Dartmouth College

College campuses have served as a hotbed for protests against rape culture, racism, homophobia and other ills in recent weeks. Some Dartmouth College students capitalized on the momentum, protesting against the school’s disregard for victim-shaming policies, racist incidents and other intolerant behavior.

More than a dozen student activists invaded an annual welcome show for new students on April 19. Their mission was to alert incoming students and their families to the ills permeating Dartmouth. The students shouted “Dartmouth has a problem!” according to the student newspaper, the Dartmouth. Their protest was met with resistance, death threats and rape promises. Some of their peers spewed vitriol through the Internet, using the forum Bored at Baker. The site has been removed, but Think Progress provides several screenshots of the anonymous messages pictured below.

Dartmouth Threats Dartmouth Threats1 Dartmouth Threats2

Dartmouth administrators quelled the tension Wednesday by canceling classes to address the protestors and their brutal detractors. The college released a letter to students announcing the cancellation of classes in favor of “alternative programming… that promotes respect for individuals, civil and engaged discourse, and the value of diverse opinions.”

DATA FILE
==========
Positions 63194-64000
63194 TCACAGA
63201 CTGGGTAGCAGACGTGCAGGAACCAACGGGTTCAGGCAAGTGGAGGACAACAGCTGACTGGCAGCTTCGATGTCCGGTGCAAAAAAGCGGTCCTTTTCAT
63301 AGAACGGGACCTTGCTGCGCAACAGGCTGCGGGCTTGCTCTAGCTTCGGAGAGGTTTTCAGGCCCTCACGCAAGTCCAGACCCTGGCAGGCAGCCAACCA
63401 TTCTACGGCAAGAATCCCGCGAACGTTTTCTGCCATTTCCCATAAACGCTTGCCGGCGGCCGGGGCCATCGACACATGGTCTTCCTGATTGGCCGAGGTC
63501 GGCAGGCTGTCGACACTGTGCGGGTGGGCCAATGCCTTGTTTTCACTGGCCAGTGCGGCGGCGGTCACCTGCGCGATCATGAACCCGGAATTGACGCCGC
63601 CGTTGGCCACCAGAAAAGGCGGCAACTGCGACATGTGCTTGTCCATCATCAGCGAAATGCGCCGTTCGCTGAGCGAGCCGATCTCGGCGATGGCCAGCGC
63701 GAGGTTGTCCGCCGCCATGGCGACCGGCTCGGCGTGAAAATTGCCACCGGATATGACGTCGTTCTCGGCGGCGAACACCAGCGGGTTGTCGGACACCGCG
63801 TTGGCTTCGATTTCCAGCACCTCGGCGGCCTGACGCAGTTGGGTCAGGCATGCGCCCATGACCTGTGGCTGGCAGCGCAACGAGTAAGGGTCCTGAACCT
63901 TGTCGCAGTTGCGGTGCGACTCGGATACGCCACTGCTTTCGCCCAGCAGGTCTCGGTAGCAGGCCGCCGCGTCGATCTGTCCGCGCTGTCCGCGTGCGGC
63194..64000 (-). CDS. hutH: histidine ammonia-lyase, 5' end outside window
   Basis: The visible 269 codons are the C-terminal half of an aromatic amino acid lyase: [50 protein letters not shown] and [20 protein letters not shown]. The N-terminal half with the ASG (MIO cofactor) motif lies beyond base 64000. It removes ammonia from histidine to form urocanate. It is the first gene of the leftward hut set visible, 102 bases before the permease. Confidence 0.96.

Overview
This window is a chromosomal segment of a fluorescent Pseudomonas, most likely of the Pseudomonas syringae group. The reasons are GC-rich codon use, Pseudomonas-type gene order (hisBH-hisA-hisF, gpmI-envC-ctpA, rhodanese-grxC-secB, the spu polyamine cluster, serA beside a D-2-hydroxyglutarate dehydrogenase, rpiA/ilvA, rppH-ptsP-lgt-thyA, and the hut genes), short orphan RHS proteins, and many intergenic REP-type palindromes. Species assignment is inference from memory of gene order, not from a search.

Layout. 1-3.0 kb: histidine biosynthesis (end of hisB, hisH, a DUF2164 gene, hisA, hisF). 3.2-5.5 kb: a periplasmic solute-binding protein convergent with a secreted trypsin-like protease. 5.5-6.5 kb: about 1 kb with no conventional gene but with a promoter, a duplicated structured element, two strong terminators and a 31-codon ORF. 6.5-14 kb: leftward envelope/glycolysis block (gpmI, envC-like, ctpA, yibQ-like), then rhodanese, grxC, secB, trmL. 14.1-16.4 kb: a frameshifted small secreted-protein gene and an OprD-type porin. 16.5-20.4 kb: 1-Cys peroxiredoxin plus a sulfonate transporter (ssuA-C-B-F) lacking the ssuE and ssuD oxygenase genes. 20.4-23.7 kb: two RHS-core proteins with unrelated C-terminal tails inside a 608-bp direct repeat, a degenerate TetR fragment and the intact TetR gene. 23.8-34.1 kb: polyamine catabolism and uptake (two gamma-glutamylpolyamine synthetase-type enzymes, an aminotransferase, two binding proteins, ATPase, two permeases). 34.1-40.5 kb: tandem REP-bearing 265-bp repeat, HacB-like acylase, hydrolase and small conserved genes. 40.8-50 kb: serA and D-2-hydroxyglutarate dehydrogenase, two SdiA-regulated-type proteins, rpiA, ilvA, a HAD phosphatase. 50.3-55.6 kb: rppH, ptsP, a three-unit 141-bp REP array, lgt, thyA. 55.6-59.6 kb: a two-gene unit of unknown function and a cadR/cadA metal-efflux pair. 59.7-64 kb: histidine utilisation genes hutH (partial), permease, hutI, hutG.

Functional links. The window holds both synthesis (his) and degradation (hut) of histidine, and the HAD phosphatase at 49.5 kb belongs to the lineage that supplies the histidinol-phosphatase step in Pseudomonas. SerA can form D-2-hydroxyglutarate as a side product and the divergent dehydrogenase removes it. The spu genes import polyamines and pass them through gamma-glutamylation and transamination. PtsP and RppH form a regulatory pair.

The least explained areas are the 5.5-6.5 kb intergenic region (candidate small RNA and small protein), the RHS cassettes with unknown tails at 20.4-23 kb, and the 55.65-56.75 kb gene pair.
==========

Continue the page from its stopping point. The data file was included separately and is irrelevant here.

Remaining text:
Though some students are satisfied with the response, others are worried that the campus is dismissing the larger, systemic concerns including the blatant perpetuation of rape culture at the institution. Dartmouth has a troubling history of attempting to conceal sexual assaults and promoting racism. The Dartmouth Review, a publication separate from the school-sanctioned newspaper, ran racist editorials in the 1980s, according to Bloomberg News.

Some of the content included a “parody of black dialect” and resistance to an African-American Studies program. Dartmouth never addressed this blatant racism and has erected similar responses to the horrid hazing culture and rising sexual-assault numbers.

Dartmouth administrators hope the day of solidarity improves morale and tolerance on the campus.

Charlotte Johnson, dean of the college, said in a campus e-mail, “Threats and intimidation – even if made anonymously or online – violate our standards and expectations for the Dartmouth community. That kind of behavior is never justified.”

Hopefully her words resonate and Dartmouth’s administrator can begin addressing the illnesses plaguing its culture.

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